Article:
Being a member of a garden club doesn't limit you to planting flowers around your house or learning all about the different kinds of palm trees we have in the Keys.
For the Garden Club of the Upper Keys, it means getting wet by helping restore corals in our waters.
"Gardening underwater? Yes, we're helping to restore our precious coral reefs," says club President Marilyn Rogers.
The Garden Club of the Upper Keys is part of the Florida Federation of Garden Clubs. With its 13,000 members in 200 clubs and circles, the statewide group has adopted the Key Largo-based Coral Restoration Foundation as a yearlong project and is financially sponsoring the restoration of a designated reef site in the Upper Keys.
One of the guiding principles for successful gardening is "right plant, right place" -- the same holds true for "underwater gardening." These corals are nurtured in a protected area and, when mature enough, planted onto a local degraded reef. The Keys garden club is supporting a planting area on French Reef, where members spent two days participating in a two-day dive program offered by the foundation.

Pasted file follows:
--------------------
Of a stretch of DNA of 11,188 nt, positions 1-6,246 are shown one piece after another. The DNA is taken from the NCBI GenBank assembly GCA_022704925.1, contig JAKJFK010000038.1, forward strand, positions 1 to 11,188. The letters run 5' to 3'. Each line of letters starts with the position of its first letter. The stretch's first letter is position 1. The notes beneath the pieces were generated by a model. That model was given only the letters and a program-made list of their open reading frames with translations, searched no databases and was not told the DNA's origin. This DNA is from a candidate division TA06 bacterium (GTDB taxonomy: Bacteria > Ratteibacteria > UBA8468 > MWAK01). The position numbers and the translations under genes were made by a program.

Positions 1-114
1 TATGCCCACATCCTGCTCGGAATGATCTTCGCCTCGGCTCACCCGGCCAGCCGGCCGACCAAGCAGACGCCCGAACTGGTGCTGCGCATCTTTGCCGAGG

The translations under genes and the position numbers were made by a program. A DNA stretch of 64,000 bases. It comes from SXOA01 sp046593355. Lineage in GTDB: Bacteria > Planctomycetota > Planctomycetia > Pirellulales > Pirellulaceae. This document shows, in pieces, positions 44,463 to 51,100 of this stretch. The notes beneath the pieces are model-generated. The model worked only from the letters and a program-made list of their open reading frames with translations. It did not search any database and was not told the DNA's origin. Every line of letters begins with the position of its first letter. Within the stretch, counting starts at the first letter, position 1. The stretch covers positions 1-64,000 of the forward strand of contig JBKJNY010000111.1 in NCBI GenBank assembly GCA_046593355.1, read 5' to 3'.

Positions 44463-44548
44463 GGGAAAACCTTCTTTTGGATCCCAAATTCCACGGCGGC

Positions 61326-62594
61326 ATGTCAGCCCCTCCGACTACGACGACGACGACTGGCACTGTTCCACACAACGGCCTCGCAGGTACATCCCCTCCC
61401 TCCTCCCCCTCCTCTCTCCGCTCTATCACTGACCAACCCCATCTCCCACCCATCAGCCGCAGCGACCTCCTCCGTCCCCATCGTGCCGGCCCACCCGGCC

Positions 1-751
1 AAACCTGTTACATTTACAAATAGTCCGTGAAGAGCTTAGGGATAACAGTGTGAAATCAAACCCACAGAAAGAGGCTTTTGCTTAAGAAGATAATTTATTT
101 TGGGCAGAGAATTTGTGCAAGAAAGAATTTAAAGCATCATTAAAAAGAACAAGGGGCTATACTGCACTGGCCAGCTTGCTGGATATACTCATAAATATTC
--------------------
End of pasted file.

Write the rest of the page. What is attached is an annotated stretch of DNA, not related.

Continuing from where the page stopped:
Coral restoration requires similar steps to regular gardening.
"First the coral is grown in a nursery until it is strong enough to be attached to the reef," Rogers said. "The branching corals are then gathered and moved to the protected staghorn or elkhorn coral areas. Site selection and preparation are key elements for success. The gardener diver decides where to site the coral, in what position and preps the spot. The corals are attached with special marine epoxy."
On Oct. 21, garden clubs from Monroe and Miami-Dade counties meet in Key Largo to find out more about the program from foundation President Ken Nedimyer and how the corals they planted are doing.
Florida Federation of Garden Club members can also adopt a coral to be planted on a sponsored reef site. To find out more, go to www.coralrestoration.org.